What else would you expect from a God who raises the dead?

Ron Naylor, Chaplain

Chaplain’s Corner: XXXVI

“The Legacy of Transformed Lives”

Ramses II was the most remarkable of the Egyptian Pharaohs. After taking the throne in 1279 B.C. he lived to be 90 and ruled for 66 years. He fathered more than 100 children. Most famous rulers become known as “The Great” only after they leave the scene. However, Ramses, wouldn’t have hesitated to put those words on his business card.

During the height of his powers he was worshipped as a God and left behind a massive number of works. Even today, 3000 years later, you can see them scattered across the Egyptian landscape.

Neil MacGregor, director of the British Museum, points out, “He was a consummate self-publicist. He had no scruples.”

Ramses ordered the creation of two massive temples of Abu Simbel. The larger of the two, The Great Temple, is like an ancient Mt. Rushmore with four 60 ft. statues. All four depict Ramses.

According to his scribes, he won every battle. Every victory was a knockout. MacGregor declares: “His purpose was to create a legacy to speak to all generations of people.” That’s why everything about Ramses was HUGE!

Maybe there is an ancient Egyptian hieroglyph somewhere that has the motto: “Make Egypt Great Again.”

But the irony is that everything we see and know that Ramses today is in ruins. After his reign, Egyptian culture entered a decline from which it never recovered.

What other great leader lived out his years in this ancient part of the world?

Jesus left no statues of himself. We don’t know what he looked like. As far as we know, he wrote nothing. He never commissioned a temple or led an army.

Jesus died in weakness, abandoned by his own apprentices. So what is his legacy?

All Jesus left was the changed hearts of his followers.

You don’t have to visit a museum or travel to a distant location to see what Jesus accomplished.

His legacy is transformed lives. His legacy is us.

Ron Naylor, Chaplain

Chaplain’s Corner: XXXV

“There’s Room for Everyone on the Island”

Have you ever wondered what it would be like to vote someone out of your community?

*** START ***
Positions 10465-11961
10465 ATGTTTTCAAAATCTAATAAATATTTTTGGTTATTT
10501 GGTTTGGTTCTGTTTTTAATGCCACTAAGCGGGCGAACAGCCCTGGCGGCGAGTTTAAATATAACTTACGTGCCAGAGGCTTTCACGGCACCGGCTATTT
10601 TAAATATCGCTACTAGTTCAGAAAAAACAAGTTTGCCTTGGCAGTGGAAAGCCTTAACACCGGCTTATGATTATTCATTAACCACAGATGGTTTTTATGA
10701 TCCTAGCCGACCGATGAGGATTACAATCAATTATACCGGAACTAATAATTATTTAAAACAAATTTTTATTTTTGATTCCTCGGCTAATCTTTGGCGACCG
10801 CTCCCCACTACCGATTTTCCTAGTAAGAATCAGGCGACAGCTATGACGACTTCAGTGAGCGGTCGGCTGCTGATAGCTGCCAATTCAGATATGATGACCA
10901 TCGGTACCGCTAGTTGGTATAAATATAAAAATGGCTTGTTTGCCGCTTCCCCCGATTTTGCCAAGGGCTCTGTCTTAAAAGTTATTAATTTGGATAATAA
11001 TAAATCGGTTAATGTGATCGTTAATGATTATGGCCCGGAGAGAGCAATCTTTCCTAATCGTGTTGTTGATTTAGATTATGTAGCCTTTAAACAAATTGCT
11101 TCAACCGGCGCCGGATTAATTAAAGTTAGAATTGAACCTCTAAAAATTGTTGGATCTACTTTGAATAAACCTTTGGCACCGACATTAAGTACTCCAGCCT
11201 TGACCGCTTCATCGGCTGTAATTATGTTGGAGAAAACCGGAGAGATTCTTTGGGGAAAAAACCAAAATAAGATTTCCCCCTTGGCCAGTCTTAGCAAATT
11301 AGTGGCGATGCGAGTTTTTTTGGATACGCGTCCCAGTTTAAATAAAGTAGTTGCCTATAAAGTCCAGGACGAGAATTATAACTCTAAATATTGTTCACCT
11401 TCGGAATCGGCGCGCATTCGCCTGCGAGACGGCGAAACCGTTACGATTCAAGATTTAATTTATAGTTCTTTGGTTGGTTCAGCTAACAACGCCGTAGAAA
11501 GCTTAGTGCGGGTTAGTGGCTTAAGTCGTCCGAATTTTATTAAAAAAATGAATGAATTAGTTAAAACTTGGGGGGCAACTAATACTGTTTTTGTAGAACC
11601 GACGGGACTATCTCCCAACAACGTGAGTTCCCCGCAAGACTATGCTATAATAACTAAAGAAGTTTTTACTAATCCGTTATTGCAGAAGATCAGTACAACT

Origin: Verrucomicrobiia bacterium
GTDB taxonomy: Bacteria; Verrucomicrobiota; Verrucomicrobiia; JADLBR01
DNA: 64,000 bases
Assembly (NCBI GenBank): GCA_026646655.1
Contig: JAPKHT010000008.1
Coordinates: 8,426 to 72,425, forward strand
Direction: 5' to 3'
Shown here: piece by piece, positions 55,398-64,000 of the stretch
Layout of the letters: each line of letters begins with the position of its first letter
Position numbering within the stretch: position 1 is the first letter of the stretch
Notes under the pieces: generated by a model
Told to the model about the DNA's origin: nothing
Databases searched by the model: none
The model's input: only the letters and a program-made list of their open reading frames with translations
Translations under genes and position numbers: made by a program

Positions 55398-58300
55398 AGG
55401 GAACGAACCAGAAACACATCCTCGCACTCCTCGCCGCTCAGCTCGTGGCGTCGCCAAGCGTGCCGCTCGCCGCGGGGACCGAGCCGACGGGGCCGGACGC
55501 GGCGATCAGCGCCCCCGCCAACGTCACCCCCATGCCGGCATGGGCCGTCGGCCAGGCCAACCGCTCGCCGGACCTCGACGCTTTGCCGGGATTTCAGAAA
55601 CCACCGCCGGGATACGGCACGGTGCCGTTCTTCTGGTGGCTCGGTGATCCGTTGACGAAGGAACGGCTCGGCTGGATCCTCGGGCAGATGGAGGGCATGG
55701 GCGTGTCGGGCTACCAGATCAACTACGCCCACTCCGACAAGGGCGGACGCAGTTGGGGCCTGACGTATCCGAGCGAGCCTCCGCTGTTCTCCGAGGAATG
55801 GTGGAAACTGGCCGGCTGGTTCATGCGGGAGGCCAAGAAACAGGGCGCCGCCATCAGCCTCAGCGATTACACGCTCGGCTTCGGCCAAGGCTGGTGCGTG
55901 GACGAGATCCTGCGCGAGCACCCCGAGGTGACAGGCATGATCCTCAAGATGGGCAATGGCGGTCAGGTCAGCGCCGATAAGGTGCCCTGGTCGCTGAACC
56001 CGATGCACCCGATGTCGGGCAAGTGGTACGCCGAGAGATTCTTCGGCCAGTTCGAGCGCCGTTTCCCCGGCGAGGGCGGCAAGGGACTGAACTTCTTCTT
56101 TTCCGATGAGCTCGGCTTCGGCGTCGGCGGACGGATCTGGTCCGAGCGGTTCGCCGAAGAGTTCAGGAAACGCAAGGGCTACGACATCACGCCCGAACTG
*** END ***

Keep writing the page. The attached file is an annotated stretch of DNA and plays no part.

Once long ago there was a city where that happened every year. About four centuries before Christ, the citizens of Athens, Greece had an open-air assembly meeting where they could vote on matters of interest to the city. Every year at that assembly citizens voted on whether to have an OSTRACISM.

If the majority said yes, everyone present took an OSTRACON (a broken piece of pottery, which was the ancient world equivalent of a scrap of paper) and wrote down the name of the person that they thought the city could most do without.

The name written on the potsherds was declared to be OSTRACIZED. It was a bit like being voted off the island in the reality show “Survivor”-except in this case it really was reality. The winner (that is, loser) was banished from Athens for a period of four years when he could again return to his property.

Historian Thomas Cahill writes, “In this way people who were nuisances were eliminated.” If at first this shocks you, consider for a moment what benefits it provided.

OSTRACISM as a civic practice is long gone. But the function of ostracism and dysfunction is alive and well.

Human beings seem to have a never-ending struggle with who’s in and who’s out. Through a variety of tactics-shunning, refusing to make eye contact, and withholding love and attention, we ostracize people whom we deem outsiders.

No vote is actually taken. But our behavior betrays our true feelings.

OSTRACISM was part of the Athenian vision for a healthy community but our vision as Christians for healthy relationships is fundamentally different.